Rwandan and Ugandan troops clash in Congo

Krishna Lalbiharie umlalbi0 at SPAMcc.UManitoba.CA
Thu Aug 19 12:58:57 MDT 1999



Headline: Rwandan and Ugandan troops clash in Congo
Byline: Krishna Lalbiharie


Rwandan and Ugandan troops sharing control of the divided northern
Congolese city of Kisangai exchanged gunfire in fierce street battles, as
presidents of both countries prepare to meet in support of resolving the
Congo's inclement civil war.
        Reports from within the troubled territory indicate that civilians
hid in their homes as a torrent of mortar and artillery shells rained in
Kisangai, Monday, August 16, the third consecutive day of violence there.
        Rwanda and Uganda support rival factions of the Congolese Rally for
Democracy (RCD), a rebel group fighting to unseat Congolese President
Laurent Kabila.
        The clash was "intense" in the central city where Rwandan troops
attempted to reclaim positions captured by Ugandan forces, said Ernest
Wamba dia Wamba, leader of the Ugandan-supported rebel bloc to the
Associated Press.
        Wamba further indicated that Rwandan servicemen had assumed
strategic positions in buildings overlooking his headquarters.
        "I'm supposed to be the main target," he said.
        Rwandan forces, inured in fighting during the last two rebellions
in the Democratic Republic of Congo (DRC), appeared to have gained control
over much of the city centre and a textile factory that was formerly a
Ugandan stronghold.
        Uganda, however, appears to command control over the only road
leading to the area's principal airport, another site of heavy incursions.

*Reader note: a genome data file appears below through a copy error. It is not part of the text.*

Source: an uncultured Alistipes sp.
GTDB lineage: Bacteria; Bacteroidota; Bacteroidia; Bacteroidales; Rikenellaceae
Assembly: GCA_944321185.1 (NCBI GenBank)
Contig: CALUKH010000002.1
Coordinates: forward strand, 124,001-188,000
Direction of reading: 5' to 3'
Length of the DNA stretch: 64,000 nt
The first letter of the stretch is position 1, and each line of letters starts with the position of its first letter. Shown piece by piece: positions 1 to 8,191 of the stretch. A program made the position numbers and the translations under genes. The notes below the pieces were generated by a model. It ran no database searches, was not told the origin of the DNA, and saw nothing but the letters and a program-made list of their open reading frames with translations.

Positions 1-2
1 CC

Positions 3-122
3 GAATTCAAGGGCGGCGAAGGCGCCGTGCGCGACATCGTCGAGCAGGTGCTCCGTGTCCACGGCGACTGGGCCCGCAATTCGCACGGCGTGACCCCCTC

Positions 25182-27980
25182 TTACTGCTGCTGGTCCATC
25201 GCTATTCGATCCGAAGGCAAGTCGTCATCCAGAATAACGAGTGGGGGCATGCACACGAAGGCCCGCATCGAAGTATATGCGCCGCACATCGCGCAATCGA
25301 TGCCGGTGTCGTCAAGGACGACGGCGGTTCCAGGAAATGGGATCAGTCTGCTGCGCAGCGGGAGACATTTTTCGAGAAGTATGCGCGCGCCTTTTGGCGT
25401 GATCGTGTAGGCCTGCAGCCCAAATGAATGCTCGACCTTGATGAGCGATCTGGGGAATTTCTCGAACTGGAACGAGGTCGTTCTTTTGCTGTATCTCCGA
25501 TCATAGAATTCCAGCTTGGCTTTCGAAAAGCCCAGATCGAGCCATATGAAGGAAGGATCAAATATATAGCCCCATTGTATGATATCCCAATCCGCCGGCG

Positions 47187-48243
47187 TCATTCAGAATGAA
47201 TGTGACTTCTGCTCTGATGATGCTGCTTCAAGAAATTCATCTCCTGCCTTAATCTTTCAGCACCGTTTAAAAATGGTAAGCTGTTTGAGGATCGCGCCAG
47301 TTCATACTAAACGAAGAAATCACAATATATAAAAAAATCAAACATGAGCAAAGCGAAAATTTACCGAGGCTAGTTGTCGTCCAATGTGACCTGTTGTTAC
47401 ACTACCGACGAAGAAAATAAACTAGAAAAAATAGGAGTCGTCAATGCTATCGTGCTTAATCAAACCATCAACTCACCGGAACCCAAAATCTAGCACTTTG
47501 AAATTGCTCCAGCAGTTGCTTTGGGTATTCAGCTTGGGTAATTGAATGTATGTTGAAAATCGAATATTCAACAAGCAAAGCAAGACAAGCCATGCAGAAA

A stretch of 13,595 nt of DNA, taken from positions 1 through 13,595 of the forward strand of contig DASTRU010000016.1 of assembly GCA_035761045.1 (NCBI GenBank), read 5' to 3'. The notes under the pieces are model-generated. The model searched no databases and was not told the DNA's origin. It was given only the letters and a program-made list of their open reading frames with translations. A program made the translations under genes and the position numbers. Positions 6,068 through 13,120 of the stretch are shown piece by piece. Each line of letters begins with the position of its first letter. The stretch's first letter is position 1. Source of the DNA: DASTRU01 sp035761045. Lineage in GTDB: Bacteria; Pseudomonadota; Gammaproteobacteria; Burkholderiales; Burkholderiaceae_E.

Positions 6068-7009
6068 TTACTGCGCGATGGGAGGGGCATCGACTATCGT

Casualties are believed to be extensive on both sides including, at
minimum, fifty civilian deaths, physicians in Kisangani said. Exact figures
at press time, however, could not be independently confirmed.
        Rwandan commander Lt. Col. Patrick Nyavumba said he had been
ordered by superiors in the Rwandan capital, Kigali, to cease fire. His
Ugandan counterpart, Brig. Gen. James Kazini, stated that he too had been
issued the alike orders, although fighting continued unabated.
        Ugandan President Yoweri Museveni and Rwandan Vice-President Paul
Kagame  are scheduled to meet to discuss the crisis in the Ugandan capital,
Kampala, a senior Ugandan Foreign Ministry official told CNN.
        The conflicts follow a series of gun battles in the city last
weekend between Rwandan-backed dissidents from the RCD and Ugandan armed
forces in support of the splinter RCD faction led by Wamba, who was ousted
from the group's leadership in May.
        The rebel leadership dispute has grown increasingly tense amid
efforts to secure the RCD's signature on a July 10 peace accord brokered in
Lusaka, Zambia, and signed by six African nations, including both Uganda
and Rwanda.
        While Wamba insists on signing the agreement, his successor, Emile
Ilunga, claims Wamba is disempowered to command troops or any political
following, indicating further that he will not sign the accord if Wamba
does.
        Both Wamba and Ilunga are contending for negotiating positions with
Congolese President Kabila when national dialogues on the future of the
Congo occur.
        Uganda appears to be hoping Wamba can help expand its footing on
lucrative timber, tea, coffee, gold and diamond markets in northern Congo.
        While Uganda favours an immediate retraction from Congo with its
interests protected, Rwanda is resolute in not withdrawing until Rwandan
Hutu paramilitaries, who advanced the 1994 genocide in Rwanda and are now
fighting alongside Kabila's military, are disarmed and delivered for trail.
        Collaterally, the fighting in Kisangani is threatening a United
Nations-sponsored campaign to vaccinate some ten million children against
polio, the Congolese government said.
        Congolese Health Minister Mashako Mamba told state television on
August 15 that battling had disrupted electricity supplies in the city,
destroying three million refrigerated doses of vaccine.
        "The vaccination program has been seriously jeopardized by the
barbaric behavior of Rwandan and Ugandan occupation troops," Mamba said.












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